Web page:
Genealogy has become sort of a craze, being hyped as something everyone should want to pursue. There’s a TV commercial showing Modern Day Jane tracing her lineage back to someone standing near someone who looks like Abraham Lincoln. Is this important? I don’t understand. Suppose you trace your family back several centuries and discover that your great-great-great-great whatever was court secretary to the Margrave of Zuttgenstein. What then?
Besides, if you go back far enough and cast your net widely enough, the odds are pretty good you’re going to come up with someone you’d just as soon not claim as a relative. Conditions were rough back in the early days and people did what they had to do. If that necessitated obliterating the neighbors, a massacre by one of your ancestors might just be the seminal event that established your line as a respectable family. Want to chance that? Once you’re in, you don’t get to pick and choose.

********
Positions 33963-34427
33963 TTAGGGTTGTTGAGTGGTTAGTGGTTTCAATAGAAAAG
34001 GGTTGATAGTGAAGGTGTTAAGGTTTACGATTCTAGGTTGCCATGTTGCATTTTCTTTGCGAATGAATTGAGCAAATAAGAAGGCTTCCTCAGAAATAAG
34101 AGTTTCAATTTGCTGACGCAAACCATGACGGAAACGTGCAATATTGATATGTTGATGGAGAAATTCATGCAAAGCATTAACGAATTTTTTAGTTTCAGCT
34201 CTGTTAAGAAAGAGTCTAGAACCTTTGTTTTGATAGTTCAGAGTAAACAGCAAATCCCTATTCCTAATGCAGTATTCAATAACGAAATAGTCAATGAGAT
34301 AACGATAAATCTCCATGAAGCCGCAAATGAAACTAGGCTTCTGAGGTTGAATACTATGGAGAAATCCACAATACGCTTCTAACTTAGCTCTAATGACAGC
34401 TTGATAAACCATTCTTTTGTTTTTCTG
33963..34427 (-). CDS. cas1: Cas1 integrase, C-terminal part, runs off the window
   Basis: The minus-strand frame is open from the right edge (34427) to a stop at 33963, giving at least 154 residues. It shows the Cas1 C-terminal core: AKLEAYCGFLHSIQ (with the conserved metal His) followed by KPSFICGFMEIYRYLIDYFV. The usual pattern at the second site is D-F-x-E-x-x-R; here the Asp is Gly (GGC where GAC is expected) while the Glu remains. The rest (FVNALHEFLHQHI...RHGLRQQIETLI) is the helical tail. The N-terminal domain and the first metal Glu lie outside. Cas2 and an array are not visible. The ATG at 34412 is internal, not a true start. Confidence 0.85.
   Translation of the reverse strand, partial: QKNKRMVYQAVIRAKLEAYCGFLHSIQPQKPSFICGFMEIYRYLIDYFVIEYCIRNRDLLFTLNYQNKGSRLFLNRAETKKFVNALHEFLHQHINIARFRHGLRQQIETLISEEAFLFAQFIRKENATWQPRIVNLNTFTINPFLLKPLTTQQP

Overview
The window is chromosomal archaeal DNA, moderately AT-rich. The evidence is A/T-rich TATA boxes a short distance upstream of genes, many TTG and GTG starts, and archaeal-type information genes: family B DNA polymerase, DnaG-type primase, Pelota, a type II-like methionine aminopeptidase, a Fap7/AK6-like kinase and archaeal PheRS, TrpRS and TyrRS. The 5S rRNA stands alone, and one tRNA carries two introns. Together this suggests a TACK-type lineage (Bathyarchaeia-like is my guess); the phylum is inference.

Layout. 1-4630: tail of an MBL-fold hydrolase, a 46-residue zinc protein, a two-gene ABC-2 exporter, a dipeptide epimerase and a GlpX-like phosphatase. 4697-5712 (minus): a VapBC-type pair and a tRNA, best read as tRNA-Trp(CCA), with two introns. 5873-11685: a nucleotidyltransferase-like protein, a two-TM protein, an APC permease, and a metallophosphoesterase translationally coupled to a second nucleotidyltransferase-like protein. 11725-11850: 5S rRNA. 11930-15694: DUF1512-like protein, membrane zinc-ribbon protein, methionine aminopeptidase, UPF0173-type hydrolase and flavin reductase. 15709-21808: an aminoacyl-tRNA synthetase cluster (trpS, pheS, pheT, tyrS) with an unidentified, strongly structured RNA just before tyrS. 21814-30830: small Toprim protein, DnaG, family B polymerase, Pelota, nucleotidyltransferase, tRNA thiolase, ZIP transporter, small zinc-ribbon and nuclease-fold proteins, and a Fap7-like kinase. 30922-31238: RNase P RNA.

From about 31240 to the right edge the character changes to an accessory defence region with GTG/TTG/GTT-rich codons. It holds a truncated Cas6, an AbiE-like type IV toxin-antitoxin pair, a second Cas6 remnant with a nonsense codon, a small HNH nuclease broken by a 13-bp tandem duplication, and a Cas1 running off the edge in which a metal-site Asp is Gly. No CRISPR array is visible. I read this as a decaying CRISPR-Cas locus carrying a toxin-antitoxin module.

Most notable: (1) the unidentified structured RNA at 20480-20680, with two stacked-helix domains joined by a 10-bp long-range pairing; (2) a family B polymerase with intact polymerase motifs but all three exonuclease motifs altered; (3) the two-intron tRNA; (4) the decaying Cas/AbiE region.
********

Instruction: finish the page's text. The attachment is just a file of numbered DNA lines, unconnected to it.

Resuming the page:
I suppose there might be the occasional pleasant surprise where you find you’re related, however distantly, to someone admirable. Whether that gives you bragging rights several generations later is a question, though, or should be.
All I know on the subject is what I heard in casual family conversation. My mother’s family landed at Ellis Island from the old country in the first few year of the 20th century. Whether it was fortuitous or they knew something in their bones, it turned out a good move. From what I’ve read about WWII, even the Nazis were impressed by the enthusiasm with which Romanians went after their Jewish neighbors. Had the Leibas hesitated 40 years, I and others wouldn’t be around to write or read this.
One more reason for not bothering about genealogy: for a lot of people it would only dissolve into the “nacht und nebel” of 1940s Europe.